Advanced analytics summit brings together experts from numerous universities


Data has increasingly become the driver in businesses worldwide, and colleges and universities are no exception.

Last week, Pitt brought together experts from around the country for the Advanced Analytics Summit: Predicting Student Outcomes with Better Analysis.

Stephen Wisniewski, Pitt’s vice provost for Data and Information, chaired the event. He said this is a first for Pitt, and while there have been other gatherings to discuss analytics in higher ed, “I don’t think they were as broad as this.”

Speakers came from as far away as the Arizona State University, the University of Texas and Texas Tech, and as close by as Carnegie Mellon, West Virginia and Ohio State universities. Joseph J. McCarthy, vice provost for Undergraduate Studies, and Marc Harding, vice provost for Enrollment, also were speakers.

The keynote speaker, Jaime Casap, has the lofty title of Global Education Evangelist at Google Inc. Casap preaches about technology and education, and how they can work together.

Casap, who is a first-generation American and was raised in New York City’s Hell’s Kitchen, said that education is the most important thing and can have an impact for generations.

He told the gathering on Oct. 11 that we have long known that education has to be relevant and personal, but now technology is starting to make that possible.

“We waited for people to teach us,” Casap said. “This generation just starts learning (through technology). This is the world they were born into.”

He said Generation Z students now value experiences and programs, such as early internships and social service projects, when looking at colleges. They also look at outcomes — graduation rates, where students go after graduation, etc.

Casap said higher education needs to adapt by:

  • Converting information into intelligence that students can use.
  • Using innovation to bring education to the next level. Will there even be classrooms in the future?
  • Moving beyond the Caucasian model of recruiting, to reach out to other ethnicities where they live culturally.
  • Engaging students as lifelong learners, to keep them connected to their alma mater for continuing education and mentorship.

Stephen WisniewskiWiesniewski said the conference was aimed at learning from each other and looking at best practices, but he also wanted to “showcase what we’re doing here at Pitt. I think we are trying to advance this area in a very targeted fashion.”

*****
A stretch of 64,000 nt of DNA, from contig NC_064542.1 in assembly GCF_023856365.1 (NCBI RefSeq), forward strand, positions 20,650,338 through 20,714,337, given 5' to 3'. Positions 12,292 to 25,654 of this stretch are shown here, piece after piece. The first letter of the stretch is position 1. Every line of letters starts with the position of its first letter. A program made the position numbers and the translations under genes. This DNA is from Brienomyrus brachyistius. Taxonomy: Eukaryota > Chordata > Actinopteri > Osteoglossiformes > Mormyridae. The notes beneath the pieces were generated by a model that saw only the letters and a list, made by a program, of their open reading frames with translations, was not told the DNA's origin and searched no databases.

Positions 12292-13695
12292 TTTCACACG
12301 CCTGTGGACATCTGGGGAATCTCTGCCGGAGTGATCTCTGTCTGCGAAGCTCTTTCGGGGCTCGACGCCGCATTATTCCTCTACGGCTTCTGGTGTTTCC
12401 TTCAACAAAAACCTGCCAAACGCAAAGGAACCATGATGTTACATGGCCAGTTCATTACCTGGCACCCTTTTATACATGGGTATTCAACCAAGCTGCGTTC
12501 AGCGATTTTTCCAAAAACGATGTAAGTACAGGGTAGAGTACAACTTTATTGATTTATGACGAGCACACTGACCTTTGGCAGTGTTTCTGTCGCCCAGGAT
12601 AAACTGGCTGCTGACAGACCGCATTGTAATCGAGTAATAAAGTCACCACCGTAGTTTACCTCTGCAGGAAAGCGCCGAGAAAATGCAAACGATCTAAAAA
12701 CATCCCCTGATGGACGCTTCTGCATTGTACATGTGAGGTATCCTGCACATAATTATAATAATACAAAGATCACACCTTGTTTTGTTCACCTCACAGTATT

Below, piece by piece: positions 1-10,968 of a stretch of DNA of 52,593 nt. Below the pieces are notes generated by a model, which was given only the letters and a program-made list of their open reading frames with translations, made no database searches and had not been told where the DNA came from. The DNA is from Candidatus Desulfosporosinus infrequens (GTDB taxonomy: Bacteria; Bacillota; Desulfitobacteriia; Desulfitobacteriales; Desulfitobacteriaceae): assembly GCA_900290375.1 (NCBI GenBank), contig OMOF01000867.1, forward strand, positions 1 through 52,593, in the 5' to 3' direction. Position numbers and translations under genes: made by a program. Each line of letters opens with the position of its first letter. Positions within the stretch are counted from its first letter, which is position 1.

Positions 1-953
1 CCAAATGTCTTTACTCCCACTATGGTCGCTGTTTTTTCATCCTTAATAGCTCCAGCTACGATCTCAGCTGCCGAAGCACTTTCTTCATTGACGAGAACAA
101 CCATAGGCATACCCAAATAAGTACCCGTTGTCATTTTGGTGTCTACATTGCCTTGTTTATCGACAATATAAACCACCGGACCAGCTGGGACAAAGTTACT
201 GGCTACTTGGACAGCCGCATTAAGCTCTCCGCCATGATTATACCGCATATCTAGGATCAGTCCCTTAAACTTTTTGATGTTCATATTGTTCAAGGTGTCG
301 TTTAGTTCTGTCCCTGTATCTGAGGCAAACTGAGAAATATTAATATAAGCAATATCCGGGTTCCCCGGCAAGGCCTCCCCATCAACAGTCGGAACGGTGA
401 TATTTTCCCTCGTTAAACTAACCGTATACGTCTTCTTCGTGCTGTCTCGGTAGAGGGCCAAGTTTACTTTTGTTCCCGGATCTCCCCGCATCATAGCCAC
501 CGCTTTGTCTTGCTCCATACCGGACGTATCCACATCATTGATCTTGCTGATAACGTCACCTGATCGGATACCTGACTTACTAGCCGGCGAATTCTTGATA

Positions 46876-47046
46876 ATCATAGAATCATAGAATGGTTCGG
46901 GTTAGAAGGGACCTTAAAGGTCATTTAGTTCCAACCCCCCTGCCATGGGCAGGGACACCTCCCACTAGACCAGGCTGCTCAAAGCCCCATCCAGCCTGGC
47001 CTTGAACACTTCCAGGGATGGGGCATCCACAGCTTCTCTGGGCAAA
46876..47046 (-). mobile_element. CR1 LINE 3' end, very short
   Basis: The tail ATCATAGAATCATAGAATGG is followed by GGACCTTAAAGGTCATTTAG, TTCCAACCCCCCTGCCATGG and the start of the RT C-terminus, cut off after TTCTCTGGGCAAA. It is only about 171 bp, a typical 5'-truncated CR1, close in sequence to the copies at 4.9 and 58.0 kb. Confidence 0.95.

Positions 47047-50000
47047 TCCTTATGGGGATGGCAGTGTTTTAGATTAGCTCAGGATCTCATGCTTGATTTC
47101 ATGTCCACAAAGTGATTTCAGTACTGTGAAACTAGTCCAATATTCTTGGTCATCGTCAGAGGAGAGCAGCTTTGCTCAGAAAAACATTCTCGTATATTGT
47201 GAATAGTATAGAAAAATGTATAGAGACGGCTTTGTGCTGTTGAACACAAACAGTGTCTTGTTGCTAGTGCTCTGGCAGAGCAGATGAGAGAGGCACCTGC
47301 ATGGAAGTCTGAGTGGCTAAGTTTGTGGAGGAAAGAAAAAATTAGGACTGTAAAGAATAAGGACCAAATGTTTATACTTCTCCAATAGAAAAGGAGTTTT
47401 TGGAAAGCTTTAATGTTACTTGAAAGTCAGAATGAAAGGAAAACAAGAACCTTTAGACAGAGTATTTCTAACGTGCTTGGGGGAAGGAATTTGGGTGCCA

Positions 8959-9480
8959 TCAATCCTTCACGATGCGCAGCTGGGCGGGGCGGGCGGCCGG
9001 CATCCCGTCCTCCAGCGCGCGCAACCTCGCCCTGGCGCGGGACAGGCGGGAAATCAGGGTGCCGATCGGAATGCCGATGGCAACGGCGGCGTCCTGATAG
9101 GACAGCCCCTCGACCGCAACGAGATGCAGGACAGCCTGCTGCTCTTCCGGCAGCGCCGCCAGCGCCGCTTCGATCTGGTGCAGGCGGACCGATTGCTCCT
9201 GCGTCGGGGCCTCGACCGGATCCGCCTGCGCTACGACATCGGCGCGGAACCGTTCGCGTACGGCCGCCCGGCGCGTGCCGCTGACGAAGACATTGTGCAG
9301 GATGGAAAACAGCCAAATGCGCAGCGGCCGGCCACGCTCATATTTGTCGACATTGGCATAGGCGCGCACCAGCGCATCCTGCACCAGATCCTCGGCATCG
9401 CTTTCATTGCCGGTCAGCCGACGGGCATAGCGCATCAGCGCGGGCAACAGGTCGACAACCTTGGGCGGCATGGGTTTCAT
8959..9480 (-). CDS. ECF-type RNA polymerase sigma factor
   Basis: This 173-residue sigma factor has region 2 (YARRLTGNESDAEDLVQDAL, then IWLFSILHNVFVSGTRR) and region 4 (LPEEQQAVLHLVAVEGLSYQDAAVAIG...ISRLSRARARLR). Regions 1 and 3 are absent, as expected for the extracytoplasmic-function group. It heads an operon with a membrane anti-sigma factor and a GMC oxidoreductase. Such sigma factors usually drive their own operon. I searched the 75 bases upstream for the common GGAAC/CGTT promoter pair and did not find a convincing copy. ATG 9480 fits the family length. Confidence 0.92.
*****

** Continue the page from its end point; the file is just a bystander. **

Much of the data analysis in higher education has focused on student enrollment and retention, and how to use that data to intervene proactively with students who are at risk for poor academic performance or low institutional engagement. Some programs alert advisers when students are in danger of failing a course or flunking out, or recommend majors to students based on their interests and academic performance. 

Wisniewski said when he came to Pitt a few years ago, he started looking at what was being done in analytics around the country. “People were saying they were doing advanced analytics, but if you talk to someone who does analysis, it wasn’t truly advanced,” he said.

He found there was a desire to do more advanced work, using machine learning and artificial intelligence, but the implementation was struggling.

“I thought wouldn’t it be nice to get people together who are trying to do this to share success stories and failures, so we can learn from each other and work as a field to develop best practices,” Wisniewski said.

The primary focus, Wisniewski said, is on “student life cycle” — “how do we get them here, how do we keep them here and how do we assure they succeed when they’re here and when they leave.” He said this focus ties into the Plan for Pitt, which stresses students “lead lives of impact” after they leave the University.

“We’re trying to help our students through analytics to succeed and be happy,” Wisniewski said.

“We know over the past four or five years what has happened with our student body, and we build a model based on that population,” he said. That model is then applied to existing students. Based on similar characteristics, the data can estimate the probability of a student having a certain type of event.

For instance, if a student has similar characteristics to people who have had problems graduating in four years, then Pitt can look at what issues the student is having to prevent them from graduating on time and what can be done to help fix those.

Currently, most of the data Pitt gathers comes through PeopleSoft. There are other areas that they’d like to look at, but they need to make sure the date is secure, and that the University has the proper access and is complying with the Family Educational Rights and Privacy Act (FERPA).

Susan Jones is editor of the University Times. Reach her at or 412-648-4294.